Breakthrough for Workers’ Party of Belgium in local elections

In Belgium’s municipal and provincial elections held on 14 October 2012, the Workers’ Party of Belgium (PTB) made a strong showing and affirmed itself as an emerging Left force in the whole country. The PTB’s electoral list “PTB+” obtained a total of 31 municipal councillors, 17 district councillors (in the city districts of Antwerp) and 4 provincial councillors, for a total of 52 local seats in 12 municipalities, 7 city districts and 2 provinces. Previously, the PTB’s total number of local seats stood at 15, in just 8 municipalities.

The party’s objective was to maintain the existing 15 seats, and to obtain a first seat ever in three major cities: Antwerp, Liège and Brussels (in the municipality of Molenbeek). But based on a dynamic grassroots campaign, focusing on social issues – housing, health care, cleanliness, mobility, education, jobs, taxes – voters gave the PTB much more than it had hoped for.

Party chairman Peter Mertens will be accompanied by three more PTB councillors in the city council of Antwerp, with a score of 8%, while the PTB also gets 17 seats in the various Antwerp district councils.  In Liège,  the party obtained two seats on the city council (one of them for Party spokesman Raoul Hedebouw, with a score of 6.5%, while in Seraing and Herstal, industrial municipalities surrounding Liège, the PTB obtained 5 and 4 seats (both 14%), making it the second biggest party. In Seraing, a member of the Communist Party of Wallonia-Brussels got elected on the PTB+ list. In Brussels, not only has a first seat ever for the PTB been won in Molenbeek, but also a second one in the municipality of Schaerbeek.

The party was able to maintain its seat in the city of La Louvière, and also maintains its 6 councillors (with 22% of the vote, becoming the second biggest party) in the industrial municipality of Zelzate, near Gent. In Genk, the party tripled its number of seats from 1 to 3 (with 8.8% of the vote). Also unexpectedly, a first seat has been won in Charleroi, Mons and Flémalle.  In St Nicolas (Liège) and St Gilles (Brussels) the PTB+ got more than 3% of the vote, while in several cities (Gent, Mechelen, Leuven and Namur) its score was close to 3%. In Liège, PTB spokesman Raoul Hedebouw said that “we have felt, among the population, the need for a genuine party of the Left, in words and in deeds”. And at the victory party in Antwerp the Party chairman Peter Mertens said: “Finally, there will be a party in Antwerp that will wage a social opposition, a strong opposition facing the future mayor Bart De Wever”, who made huge inroads in Antwerp and elsewhere with his rightist Flemish nationalist party NVA. “We now have to transform our election victory into a strong organization that can put pressure from the bottom up. Our challenge now is to build a Left alternative and wage a militant opposition”.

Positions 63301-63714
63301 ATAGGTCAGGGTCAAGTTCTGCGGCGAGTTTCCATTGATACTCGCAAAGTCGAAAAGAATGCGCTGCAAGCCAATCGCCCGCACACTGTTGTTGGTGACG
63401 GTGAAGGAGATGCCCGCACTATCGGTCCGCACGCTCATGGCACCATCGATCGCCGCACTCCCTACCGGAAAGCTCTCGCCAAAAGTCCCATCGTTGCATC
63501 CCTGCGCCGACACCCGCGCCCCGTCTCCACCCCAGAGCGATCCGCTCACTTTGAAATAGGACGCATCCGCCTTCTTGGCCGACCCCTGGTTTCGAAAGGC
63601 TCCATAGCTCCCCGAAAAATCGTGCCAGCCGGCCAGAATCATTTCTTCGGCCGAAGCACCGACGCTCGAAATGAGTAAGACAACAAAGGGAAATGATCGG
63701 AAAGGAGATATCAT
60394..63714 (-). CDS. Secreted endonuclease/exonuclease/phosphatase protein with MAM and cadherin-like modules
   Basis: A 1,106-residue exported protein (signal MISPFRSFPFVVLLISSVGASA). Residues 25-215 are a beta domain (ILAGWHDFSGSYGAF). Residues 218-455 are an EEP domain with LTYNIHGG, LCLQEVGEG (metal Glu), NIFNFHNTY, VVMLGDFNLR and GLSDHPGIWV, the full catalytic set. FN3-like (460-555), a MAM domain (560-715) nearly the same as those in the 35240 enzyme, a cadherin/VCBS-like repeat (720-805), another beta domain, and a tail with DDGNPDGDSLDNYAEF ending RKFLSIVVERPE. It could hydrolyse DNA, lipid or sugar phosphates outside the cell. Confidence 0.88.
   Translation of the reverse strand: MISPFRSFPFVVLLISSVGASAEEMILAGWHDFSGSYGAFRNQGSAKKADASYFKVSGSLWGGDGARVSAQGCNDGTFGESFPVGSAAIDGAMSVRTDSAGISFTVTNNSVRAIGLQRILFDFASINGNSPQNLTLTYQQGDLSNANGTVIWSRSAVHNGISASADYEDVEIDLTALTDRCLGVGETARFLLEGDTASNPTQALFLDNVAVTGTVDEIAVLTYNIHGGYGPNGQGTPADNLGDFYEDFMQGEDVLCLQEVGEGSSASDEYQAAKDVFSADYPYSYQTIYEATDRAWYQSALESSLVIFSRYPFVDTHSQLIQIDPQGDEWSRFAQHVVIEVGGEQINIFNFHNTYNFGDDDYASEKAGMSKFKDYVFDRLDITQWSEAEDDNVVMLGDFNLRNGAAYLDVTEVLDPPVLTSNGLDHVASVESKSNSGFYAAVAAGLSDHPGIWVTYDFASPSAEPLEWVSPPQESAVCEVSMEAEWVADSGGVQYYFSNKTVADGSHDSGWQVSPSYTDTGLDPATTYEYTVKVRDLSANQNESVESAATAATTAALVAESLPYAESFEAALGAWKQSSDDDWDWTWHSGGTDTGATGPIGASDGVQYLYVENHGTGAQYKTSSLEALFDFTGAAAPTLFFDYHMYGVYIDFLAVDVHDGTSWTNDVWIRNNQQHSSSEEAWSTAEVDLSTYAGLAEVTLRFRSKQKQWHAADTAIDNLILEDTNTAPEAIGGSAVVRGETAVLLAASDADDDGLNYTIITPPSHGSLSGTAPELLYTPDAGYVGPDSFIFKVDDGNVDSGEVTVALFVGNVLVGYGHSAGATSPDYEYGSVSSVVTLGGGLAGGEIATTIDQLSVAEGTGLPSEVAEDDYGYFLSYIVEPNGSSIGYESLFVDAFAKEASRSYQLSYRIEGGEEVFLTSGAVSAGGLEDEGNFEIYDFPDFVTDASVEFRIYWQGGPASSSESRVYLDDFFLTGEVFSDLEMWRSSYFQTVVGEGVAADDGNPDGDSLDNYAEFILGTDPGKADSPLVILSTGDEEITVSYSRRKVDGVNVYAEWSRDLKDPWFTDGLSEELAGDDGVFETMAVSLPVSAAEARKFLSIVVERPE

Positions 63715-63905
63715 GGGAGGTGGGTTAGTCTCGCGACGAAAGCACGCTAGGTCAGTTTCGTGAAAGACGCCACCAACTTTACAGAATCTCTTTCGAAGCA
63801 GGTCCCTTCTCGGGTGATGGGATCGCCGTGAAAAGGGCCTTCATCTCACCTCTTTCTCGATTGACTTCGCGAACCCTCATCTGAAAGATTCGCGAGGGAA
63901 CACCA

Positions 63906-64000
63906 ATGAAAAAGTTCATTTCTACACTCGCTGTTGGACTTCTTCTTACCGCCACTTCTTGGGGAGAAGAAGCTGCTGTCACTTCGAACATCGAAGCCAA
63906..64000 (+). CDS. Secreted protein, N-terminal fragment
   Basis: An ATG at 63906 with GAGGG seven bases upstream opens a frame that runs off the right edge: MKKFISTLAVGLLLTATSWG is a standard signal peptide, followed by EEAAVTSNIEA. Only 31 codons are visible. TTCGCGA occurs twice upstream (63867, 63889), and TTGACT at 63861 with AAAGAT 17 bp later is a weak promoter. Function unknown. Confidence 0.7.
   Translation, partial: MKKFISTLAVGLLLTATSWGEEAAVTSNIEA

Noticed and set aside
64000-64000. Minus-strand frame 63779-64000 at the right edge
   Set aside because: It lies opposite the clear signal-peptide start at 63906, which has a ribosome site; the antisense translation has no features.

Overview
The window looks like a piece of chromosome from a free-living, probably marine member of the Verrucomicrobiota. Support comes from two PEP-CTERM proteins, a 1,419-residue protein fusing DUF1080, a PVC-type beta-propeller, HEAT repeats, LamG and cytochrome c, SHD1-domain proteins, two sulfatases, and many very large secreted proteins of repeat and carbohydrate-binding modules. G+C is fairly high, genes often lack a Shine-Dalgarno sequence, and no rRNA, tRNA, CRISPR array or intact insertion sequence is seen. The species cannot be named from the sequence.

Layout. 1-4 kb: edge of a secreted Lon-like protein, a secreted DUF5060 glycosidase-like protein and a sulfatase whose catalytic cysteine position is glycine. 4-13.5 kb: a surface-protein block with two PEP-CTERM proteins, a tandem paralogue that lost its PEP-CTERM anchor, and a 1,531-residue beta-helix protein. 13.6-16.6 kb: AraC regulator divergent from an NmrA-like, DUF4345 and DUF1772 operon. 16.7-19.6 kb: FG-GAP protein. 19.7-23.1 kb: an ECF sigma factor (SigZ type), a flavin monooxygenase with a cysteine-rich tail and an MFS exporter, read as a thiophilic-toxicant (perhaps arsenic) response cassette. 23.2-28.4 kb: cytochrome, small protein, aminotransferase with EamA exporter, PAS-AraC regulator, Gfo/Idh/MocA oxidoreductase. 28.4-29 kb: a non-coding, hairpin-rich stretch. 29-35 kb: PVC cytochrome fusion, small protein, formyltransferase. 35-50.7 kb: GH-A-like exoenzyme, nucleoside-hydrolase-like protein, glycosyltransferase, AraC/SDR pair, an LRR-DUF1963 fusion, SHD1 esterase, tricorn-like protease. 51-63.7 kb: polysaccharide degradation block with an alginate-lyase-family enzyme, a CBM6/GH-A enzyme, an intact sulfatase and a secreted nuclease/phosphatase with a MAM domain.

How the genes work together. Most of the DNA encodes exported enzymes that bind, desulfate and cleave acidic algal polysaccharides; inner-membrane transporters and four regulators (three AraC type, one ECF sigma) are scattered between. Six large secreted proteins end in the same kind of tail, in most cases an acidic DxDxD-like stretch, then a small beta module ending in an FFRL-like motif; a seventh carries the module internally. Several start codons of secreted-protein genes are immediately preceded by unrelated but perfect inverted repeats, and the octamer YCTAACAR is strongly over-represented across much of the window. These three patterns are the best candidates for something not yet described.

Bart De Wever wants to use the progress of his party to advance his plan to split up Belgium after the federal, regional and European elections of 2014. The current federal government, led by social-democrat Elio Di Rupo, will pursue and intensify its policy of harsh austerity measures. In order to counter both dangers as firmly as possible, a strong social opposition from the Left will be necessary, from the local up to the national level.

The Workers’ Party of Belgium (PTB) aims to work closely with trade unions and other social movements to take up this challenge, keeping true to its slogan of People, not profit.

Department of International Relations, Workers’ Party of Belgium, 15 0ctober 2012.

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